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I know that every completion is a closure of a metric space, since every convergent sequence is cauchy and and the limit of that sequence will exist within the completion.

At the same time, from my understanding, every cauchy sequence will bunch closer together and get arbitrarily close to something, but it is just a question as to whether or not that element it gets closer to actually exists in the space.

This leads me to the question as to whether every closure of a metric space is a completion, because we would just be adding the limits to sequences which exist outside of the original space, including the limits of nonconvergent cauchy sequences.

So is there an example of a closure which is not a completion? Or are these notions equivalent?

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Closures and completions are very different beasts. The process of completion takes a metric space and spits out a new one, with some new limits added. So, the completion of $\mathbb Q$ under the usual metric is $\mathbb R$. No matter what.

Closure, on the other hand, takes a metric space and a subset thereof, and puts in any points from that metric space that are limits of the subset. It doesn't, however, put in any points which were "missing" from the space. So, if we're working in $\mathbb Q$, then the closure of the subset $(0,1)\cap \mathbb Q$ is $[0,1]\cap\mathbb Q$, which is still missing irrationals since the metric space we're working in doesn't have them. More dramatically, if $(M,d)$ is any metric space, then $M$ is closed, but might not be complete.

It is notable that, in complete metric spaces, the closure of a subset $S$ is essentially (i.e. isomorphic to) the completion of the sub-metric space represented by $S$.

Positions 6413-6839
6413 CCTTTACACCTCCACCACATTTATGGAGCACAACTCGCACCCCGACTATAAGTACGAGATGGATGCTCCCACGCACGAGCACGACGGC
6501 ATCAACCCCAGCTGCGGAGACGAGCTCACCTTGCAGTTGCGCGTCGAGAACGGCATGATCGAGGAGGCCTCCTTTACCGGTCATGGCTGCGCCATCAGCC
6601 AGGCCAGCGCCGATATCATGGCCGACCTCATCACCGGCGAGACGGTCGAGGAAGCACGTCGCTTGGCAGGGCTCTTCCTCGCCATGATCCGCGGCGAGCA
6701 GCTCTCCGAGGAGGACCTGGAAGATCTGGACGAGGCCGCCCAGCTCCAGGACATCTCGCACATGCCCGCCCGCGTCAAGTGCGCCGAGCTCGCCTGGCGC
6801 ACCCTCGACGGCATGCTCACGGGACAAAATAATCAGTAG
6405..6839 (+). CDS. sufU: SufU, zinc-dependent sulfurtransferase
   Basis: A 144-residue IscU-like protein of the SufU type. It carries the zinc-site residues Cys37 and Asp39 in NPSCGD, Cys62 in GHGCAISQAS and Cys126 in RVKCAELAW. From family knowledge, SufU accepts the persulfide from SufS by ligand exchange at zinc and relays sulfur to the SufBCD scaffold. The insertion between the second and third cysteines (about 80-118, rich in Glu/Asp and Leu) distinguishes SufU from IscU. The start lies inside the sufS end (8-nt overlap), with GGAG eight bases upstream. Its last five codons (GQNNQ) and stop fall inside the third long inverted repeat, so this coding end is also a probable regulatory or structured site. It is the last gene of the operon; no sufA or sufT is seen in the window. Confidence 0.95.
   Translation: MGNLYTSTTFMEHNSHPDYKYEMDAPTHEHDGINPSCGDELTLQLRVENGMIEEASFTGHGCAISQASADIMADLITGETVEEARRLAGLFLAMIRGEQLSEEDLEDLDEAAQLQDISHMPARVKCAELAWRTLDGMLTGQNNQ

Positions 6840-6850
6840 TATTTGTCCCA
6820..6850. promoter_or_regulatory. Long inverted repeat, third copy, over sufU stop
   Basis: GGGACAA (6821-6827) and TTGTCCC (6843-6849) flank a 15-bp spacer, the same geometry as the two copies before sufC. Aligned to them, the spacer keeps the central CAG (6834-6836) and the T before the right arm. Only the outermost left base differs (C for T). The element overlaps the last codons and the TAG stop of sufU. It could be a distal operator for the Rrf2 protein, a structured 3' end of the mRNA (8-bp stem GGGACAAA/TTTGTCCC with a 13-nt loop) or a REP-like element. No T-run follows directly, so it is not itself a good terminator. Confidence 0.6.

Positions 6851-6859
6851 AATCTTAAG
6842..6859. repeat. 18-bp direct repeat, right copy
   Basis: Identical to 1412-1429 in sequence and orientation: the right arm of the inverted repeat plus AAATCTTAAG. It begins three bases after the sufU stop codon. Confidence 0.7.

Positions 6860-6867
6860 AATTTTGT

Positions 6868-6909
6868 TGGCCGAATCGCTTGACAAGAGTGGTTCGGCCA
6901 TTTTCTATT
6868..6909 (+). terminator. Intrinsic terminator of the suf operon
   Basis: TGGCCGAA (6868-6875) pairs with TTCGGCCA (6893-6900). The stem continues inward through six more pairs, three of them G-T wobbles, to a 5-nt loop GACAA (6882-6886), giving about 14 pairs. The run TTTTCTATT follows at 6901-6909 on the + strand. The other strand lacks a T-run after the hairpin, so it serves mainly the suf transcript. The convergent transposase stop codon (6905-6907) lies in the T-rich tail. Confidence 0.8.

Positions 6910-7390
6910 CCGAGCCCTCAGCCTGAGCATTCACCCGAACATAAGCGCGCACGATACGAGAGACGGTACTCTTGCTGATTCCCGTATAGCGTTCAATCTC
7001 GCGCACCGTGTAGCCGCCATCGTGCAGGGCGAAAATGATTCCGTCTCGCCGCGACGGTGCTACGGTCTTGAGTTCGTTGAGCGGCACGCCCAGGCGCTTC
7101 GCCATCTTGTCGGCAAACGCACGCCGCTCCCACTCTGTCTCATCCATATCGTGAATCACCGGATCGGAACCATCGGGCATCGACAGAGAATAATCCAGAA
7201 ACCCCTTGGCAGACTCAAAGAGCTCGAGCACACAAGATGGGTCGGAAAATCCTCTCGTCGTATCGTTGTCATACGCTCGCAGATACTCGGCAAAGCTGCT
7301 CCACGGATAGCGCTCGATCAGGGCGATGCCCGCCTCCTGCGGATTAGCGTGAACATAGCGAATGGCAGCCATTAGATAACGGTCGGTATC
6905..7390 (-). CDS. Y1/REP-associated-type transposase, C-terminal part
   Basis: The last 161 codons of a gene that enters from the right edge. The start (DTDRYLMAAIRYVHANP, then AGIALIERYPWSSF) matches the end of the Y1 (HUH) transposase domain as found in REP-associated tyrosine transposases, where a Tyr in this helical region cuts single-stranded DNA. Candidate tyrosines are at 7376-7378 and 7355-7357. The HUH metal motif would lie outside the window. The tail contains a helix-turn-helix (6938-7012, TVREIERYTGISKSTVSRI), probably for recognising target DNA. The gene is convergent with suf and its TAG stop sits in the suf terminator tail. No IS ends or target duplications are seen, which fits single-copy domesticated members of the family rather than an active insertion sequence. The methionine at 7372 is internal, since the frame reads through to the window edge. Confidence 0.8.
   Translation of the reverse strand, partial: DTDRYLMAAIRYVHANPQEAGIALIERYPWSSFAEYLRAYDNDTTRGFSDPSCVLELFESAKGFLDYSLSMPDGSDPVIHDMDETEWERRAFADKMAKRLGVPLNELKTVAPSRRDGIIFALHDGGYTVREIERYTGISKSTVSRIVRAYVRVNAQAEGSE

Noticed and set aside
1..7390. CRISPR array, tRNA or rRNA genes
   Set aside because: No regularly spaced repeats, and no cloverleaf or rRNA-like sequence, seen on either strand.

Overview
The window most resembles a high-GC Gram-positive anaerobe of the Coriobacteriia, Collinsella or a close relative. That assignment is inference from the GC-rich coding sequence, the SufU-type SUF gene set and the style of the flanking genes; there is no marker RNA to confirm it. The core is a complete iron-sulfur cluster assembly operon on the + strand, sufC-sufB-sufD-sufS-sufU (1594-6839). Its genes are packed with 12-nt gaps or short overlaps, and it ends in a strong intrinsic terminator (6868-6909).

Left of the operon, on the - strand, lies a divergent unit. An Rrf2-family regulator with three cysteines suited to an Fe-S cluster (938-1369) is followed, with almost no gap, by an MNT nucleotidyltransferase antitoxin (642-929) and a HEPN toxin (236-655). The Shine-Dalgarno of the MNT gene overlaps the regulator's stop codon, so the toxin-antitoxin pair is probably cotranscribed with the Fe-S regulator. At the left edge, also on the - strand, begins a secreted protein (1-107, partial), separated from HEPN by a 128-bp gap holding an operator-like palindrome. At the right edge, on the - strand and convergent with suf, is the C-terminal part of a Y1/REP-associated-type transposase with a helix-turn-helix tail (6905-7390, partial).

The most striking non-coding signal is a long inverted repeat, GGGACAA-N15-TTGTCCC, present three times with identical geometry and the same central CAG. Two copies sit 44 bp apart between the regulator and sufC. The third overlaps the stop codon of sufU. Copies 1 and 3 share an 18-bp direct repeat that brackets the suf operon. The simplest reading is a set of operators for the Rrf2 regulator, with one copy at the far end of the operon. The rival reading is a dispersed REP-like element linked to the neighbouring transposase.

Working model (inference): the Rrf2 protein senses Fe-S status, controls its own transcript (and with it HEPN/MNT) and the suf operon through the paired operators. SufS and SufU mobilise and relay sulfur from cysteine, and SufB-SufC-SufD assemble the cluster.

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Your question doesn't quite make sense. Every metric space is closed by definition. For example if you consider $(0,1)$ with the regular metric, the closure of $(0,1)$ is just $(0,1)$.

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  • $\begingroup$ How is $mathbb{Q}$ closed? $\endgroup$ – Brandon Thomas Van Over Nov 23 '15 at 23:48
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    $\begingroup$ @SirJective EVERY metric space is closed, by definition. A set is called closed if its complement is open. Well the complement of the entire space is $\emptyset$ which is open vacuously. $\endgroup$ – user223391 Nov 23 '15 at 23:48
  • $\begingroup$ And what would stop me from defining a sequence on $(0,1)$ that converges to 1? $\endgroup$ – Brandon Thomas Van Over Nov 23 '15 at 23:49
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    $\begingroup$ What is $1$ in $(0,1)$? $\endgroup$ – Aloizio Macedo Nov 23 '15 at 23:50
  • $\begingroup$ @SirJective If you're in $(0,1)$ you have no idea what $1$ is. So it just wouldn't be a convergent sequence (even though it's Cauchy). $\endgroup$ – user223391 Nov 23 '15 at 23:50

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